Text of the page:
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A Tribe Called Quest Still Kick It

Since formally disbanding in 1998, the members of A Tribe Called Quest, one of the most celebrated hip-hop acts of all time, have kept a relatively low profile. Side projects came and went with little fanfare while some were even shelved altogether. Last night, however, their forces once again combined for an inspired set to close out Seattle’s annual Bumbershoot Festival.

After exchanging a handful of hugs and high-fives, A Tribe Called Quest were ready to embark on their triumphant return to the stage. Seconds later, the first notes to their hit “Buggin’ Out” exploded from the loudspeakers with enough bass and bravado to shake the collective asses of their adoring fans. Tribe was back.

“We spend so much time with each other it just feels like normal; crackin’ jokes and havin’ a good time. The stage part is just the icing on the cake,” Tribe’s DJ Ali Shaheed Muhammad told

The headlining slot at this year’s Bumbershoot festival marked the last performance before the group embarks on a U.S. tour, its first in six years. “We’ve talked about heading back on the road but nothing was concrete,” added Phife. “But then 2K Sports came with the offer and then everybody got together and decided the time was right, let’s do it.”

Perhaps it is no surprise that another legendary act decided to reunite at Bumbershoot, a festival that has played host to the return of several hip-hop acts, including the Pharcyde in 2005 and De La Soul in 2003.

Despite their time off, the legendary outfit composed of lyricists Q-Tip and Phife, DJ Ali, and hype man Jarobi White, performed without missing a single gritty beat as they rollicked through slew of hits including “Bonita Applebaum,” “We Got the Jazz,” and fan favorite, “Can I Kick It.”

“If we don’t do that one, we’ll get tomatoes,” quipped Phife, whose machine gun delivery was as sharp as ever. Midway through the set, the group launched into Q-Tip’s single, “Vivrant Thing.”

“This was the show I’ve been waiting to see all year,” exclaimed Aaron Gilbert, 23, of Seattle. “They are the best hip-hop band period. Nobody compares.” And on this clear night on the last day of the festival, it was hard to argue otherwise.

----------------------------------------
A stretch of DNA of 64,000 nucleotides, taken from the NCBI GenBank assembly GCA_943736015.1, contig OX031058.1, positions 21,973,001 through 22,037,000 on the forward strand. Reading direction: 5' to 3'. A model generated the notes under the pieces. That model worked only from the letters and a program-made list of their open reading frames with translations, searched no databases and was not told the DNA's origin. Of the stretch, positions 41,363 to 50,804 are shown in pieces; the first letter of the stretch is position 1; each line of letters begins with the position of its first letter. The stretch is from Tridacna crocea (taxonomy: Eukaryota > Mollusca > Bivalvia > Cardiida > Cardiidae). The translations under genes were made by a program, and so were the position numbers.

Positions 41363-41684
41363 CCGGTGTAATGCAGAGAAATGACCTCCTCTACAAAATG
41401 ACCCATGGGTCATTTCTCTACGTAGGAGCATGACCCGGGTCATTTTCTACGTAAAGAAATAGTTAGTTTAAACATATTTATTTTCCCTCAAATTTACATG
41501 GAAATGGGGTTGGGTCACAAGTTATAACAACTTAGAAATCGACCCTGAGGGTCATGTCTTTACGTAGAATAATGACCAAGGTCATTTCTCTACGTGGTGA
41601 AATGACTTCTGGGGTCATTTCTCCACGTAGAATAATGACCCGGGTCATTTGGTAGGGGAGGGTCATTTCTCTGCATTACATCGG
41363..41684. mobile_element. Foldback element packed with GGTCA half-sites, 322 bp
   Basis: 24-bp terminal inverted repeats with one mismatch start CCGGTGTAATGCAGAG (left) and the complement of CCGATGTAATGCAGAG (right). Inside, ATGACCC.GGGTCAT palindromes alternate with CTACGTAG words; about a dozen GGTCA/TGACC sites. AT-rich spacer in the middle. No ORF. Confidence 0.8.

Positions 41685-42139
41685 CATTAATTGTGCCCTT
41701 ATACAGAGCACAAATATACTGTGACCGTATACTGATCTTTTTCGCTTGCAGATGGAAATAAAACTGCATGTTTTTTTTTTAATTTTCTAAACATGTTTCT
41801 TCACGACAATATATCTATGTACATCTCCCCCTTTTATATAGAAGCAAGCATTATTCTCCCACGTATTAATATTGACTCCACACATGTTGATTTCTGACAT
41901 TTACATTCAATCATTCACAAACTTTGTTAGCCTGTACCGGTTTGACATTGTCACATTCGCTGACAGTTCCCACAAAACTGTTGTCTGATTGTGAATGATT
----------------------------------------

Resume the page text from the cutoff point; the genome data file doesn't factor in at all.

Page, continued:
Prior to performing, the group took time to tell how the music industry is affecting the current hip-hop landscape. For the members of Tribe, not much has changed since the days Q-Tip aptly observed in “Check the Rhime,” “Industry rule number 4,080 / Record company people are shady.”

“The problem with hip-hop overall is that bigger companies are only allowing a certain style of hip-hop to be seen and brought to the forefront, which gives the appearance that there’s nothing else going on and that’s what everyone in hip-hop is talking about,” noted Ali.

“There’s no balance really,” added Jarobi. “Back in the day you had different kinds of rappers. You had Kwame who was kind of jokey and had polka dots, and then you had NWA, who was killin’ people, and then you had us. Nowadays [record companies] just have a formula for success.”

Even though their perception of the industry may be somewhat bleak, the members of Tribe still remained positive when it came to the genre’s future.

“I wouldn’t say that hip-hop has gone down the wrong road,” said Ali. “You gotta dig. There are artists out there, the Talib Kwelis, The Mos Defs, the Commons…There’re so many artists out there worldwide that if you’re really into hip-hop, you’re gonna find them.”

When asked if they had any plans on releasing a new record, the members remained somewhat ambiguous.

“I always like to say the creator knows best,” said Ali as he pointed his fingers skyward. “We’re just the vessels.” ELI SCHWIMMER


At Bumbershoot ’06, Spin is on the ground with our college correspondent program. Eight college students — four writers, four photographers — earned the opportunity to cover the festival for, live, all weekend long. Sound appealing? Stay tuned to for future opportunities to apply for our college correspondent program!